In a market that is characterized with rock-bottom shipping rates and excess capacity, some can’t help but wonder why container carriers are putting up with the low rates.
In our latest Twitter survey, we ask would shippers continue shipping if shipping costs were higher than the product is worth. The results indicate a bit of uncertainty with 44% indicating yes, shippers would continue to ship if shipping costs were higher than the value of the product and another 44% noting shippers would not continue to ship under those premises. An additional 12% of the respondents were unsure either way.
It seems that it is all about the market according to Menos Moschoutis, an industry consultant based in Hong Kong. “The market regulates the trade so if demand is there, then any shipping cost will be accepted,” according to Mr. Moschoutis.
‘We would rather close the factory instead’
However Bjørn Vang Jensen, vp global logistics, Electrolux in an interview with Shippingwatch commented, “How can they (carriers) live with the fact that for two months they were ready to sell products for $65.00 and now they are asking $5,000? Should they not have two months ago said ‘we will not sell this product for $65.00, regardless if others do it, we will not be a part of it.”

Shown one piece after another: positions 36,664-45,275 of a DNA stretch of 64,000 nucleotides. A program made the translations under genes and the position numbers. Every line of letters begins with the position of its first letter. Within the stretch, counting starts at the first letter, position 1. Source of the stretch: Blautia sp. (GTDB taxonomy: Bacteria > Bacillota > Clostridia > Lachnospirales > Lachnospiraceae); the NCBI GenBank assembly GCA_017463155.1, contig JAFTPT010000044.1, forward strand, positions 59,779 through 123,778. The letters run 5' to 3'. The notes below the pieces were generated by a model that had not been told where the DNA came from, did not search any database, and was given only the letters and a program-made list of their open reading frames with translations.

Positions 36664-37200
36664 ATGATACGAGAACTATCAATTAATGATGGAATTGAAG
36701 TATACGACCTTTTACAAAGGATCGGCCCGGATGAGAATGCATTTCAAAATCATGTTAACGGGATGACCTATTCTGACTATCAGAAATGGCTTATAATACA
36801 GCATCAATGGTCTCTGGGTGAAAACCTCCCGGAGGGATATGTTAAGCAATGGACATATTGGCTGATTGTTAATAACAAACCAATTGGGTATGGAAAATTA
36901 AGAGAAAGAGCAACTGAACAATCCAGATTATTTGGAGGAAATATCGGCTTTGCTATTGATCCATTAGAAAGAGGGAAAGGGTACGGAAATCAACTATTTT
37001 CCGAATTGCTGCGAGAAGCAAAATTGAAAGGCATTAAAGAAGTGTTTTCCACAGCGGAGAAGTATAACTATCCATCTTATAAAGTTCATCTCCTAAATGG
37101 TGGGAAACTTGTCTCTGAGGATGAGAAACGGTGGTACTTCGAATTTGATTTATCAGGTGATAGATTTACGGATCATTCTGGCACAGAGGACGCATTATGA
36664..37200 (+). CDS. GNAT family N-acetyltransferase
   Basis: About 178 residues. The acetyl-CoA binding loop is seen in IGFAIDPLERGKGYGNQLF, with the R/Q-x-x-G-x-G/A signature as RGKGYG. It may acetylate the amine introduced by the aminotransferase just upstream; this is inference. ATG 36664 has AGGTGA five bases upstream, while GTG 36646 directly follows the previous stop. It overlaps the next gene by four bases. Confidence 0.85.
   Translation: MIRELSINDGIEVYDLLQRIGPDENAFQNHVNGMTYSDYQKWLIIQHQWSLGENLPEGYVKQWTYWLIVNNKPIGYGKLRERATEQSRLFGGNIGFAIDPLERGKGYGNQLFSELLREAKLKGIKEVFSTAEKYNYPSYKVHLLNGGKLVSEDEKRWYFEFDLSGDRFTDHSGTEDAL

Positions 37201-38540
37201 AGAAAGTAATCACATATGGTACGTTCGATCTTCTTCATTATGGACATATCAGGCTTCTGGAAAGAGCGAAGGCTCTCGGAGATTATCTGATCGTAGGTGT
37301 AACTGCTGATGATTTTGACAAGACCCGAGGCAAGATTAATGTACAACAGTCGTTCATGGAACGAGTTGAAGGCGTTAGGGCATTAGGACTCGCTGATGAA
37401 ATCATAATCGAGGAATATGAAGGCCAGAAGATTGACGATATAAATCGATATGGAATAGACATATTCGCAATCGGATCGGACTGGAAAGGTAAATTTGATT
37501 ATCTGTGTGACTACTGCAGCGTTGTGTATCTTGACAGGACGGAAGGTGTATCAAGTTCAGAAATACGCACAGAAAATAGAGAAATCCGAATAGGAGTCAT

By way of analogy, Vang Jensen imagines what the response from Electrolux would be if it offered to sell vacuum cleaners for $1.00 apiece. “Do you think we would have sold the vacuum cleaners? No, we would not. We would rather close the factory instead. Neither we, nor any other major manufacturer would imagine accepting that kind of situation.
Fight for market share
To further complicate matters, carriers are running the risk of cannibalizing themselves in this environment. According to recent Wall Street Journal, Maersk, Hapag-Lloyd and China Cosco Bulk Shipping Co. have 30% more capacity in the water versus cargo. One reason for this excess capacity is the fight for market share which in itself has resulted in freight rates so low that they barely cover fuel costs.
Container Rates As A Commodity
So where does this leave the shipper and the carrier? According to Mr. Moschoutis, one solution is to implement commodity related rates. Xeneta’s CEO, Patrk Berglund, seems to agree as well. In an interview with Professor Andrew Lubin, Patrik indicated the introduction of the ‘commodity’ status for the container would benefit both shippers and carriers.
Commodities are typically traded on exchanges and can be hedged. Patrik cites the following as an example –
“There is about a 2 year lead time from ordering a Megaship until she’s first loaded. The day you sign with the shipyard, prudent management would sell forward the amount of contracts that equals the expected TEU’s carried annually for that ship 2-5-7-10 years out. Your profit for that vessel is locked-in- regardless of whether rates go up, down, or sideways in that same time period.”
For the shipper, hedging would depend on the needs of the shipper. Retailers would buy the appropriate number of TEU contracts for a given time period which would then lock in their pricing and profit for that shipment.
What do you think? Do you agree or do you have an alternative solution? Let us know what you think on our LinkedIn page.